What do Parents want?
I think we would be hard pressed to find a parent that didn’t think they could be a little more patient at times. I’m sure there are plenty of parents who occasionally snap at their child when it probably wasn’t necessary. And I would like to meet the parent who doesn’t think they could cut back on the raised voices, stress a little less or take more time out to really enjoy their kids.
Recently I asked my readers to complete a survey highlighting their parenting experiences, what they felt they were good at, and what they found most challenging. It gave me a great insight in to what parents want.
Parents want to be more tolerant. They want to yell less. They want to stop themselves from lashing out unnecessarily. They want to be patient with their kids. They want to take the time to understand them and enjoy more good times and fun moments.
There are lots of ways we can help achieve this a little better. I say better, rather than completely as I believe aiming to completely eradicate stress and frustration when it comes to parenting is quite simply going to be nigh on impossible and an unrealistic expectation. We get tired and our patience wanes. We have other commitments that sometimes take our time and our focus. We have circumstances and situations that are out of our control. We have things that happen, that at times, makes being the calm, chilled out, fun loving parent, just not possible.
And we have kids that can be difficult. That can push buttons and test boundaries. They can be unreasonable when we think they should show reason. They can surprise us and do things we never thought they would. They can make us feel that some things just are not getting through to them. They can argue, and protest and slam doors and throw tantrums.
So when faced with this, how do we be more of the parent we want to be?
We can do things like, positive self talk to ourselves. We can ask ourselves “whats the worst that can happen?” in any given situation in order to gain perspective. We can employ strategies that help us stop yelling. We can take deep breaths and give ourselves a break. We can try and predict our childs behaviour and be better prepared for tantrums and arguments.We can be better organised so we are not running out the door in a lather of sweat.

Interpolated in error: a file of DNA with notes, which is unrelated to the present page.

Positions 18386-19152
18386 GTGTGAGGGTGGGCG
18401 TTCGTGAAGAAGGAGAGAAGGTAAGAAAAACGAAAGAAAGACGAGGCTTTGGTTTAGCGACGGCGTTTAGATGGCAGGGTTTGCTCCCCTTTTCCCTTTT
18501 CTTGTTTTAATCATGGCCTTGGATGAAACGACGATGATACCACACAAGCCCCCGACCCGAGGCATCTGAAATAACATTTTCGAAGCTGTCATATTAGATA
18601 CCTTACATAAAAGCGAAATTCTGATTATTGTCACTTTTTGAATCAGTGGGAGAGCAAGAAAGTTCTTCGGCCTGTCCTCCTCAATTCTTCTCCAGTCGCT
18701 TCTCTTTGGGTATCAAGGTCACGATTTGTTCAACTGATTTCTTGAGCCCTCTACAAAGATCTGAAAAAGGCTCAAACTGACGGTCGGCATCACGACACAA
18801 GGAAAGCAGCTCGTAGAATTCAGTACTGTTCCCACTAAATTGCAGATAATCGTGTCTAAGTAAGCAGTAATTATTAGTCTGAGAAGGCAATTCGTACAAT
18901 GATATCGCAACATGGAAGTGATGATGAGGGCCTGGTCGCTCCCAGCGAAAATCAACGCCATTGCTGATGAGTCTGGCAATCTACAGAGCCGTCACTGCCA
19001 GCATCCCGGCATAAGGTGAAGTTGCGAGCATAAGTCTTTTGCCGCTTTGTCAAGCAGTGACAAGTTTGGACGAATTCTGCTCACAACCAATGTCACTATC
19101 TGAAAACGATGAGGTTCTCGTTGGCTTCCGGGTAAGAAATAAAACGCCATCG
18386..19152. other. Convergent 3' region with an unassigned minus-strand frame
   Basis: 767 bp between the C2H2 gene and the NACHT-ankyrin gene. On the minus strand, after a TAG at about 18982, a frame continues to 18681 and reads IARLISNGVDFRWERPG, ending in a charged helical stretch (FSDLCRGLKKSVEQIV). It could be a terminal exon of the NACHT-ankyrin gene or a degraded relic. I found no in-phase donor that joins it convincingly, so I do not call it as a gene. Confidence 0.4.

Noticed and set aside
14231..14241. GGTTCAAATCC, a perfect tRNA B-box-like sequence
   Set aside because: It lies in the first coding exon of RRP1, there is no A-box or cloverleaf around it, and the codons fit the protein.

What I think is most important however and the strategy I use in my work with families (and indeed my own kids), is to look at things from our children’s perspective.
For me, it just makes so much more sense if I can attempt to see the world though my child’s eyes. My toddler’s, my preschooler’s, my tween’s and my teen’s eyes. I won’t always get it right. I wont always understand it. But it helps me to make decisions, have conversations, enforce boundaries and stay calmer, if I have made an attempt to see what they are seeing.
This belief also extends to the work I do with families trying to incorporate technology and the online world into their lives. We need to understand this is the only world our children have known. A world immersed in technology is one world for our kids. For many parents, it is still very much two separate worlds. Understanding this, goes a long way in helping to teach, support and to guide.
So this year, I will continue to help families make greater connections with each other, enjoy their family lives more and be proud of their parenting by offering this insight into perspective. Looking at why children behave a certain way and what their challenges and motivations are, allowing us as parents to try and find the patience and tolerance, make better connections and ultimately lead us to many more moments of joy.
Thank you to all those who filled out my parent survey. If you haven’t had a chance I’d still love you to answer 10 quick questions here to help me with my commitment to helping you be the best parent you can be and confidently face the challenges of the modern world.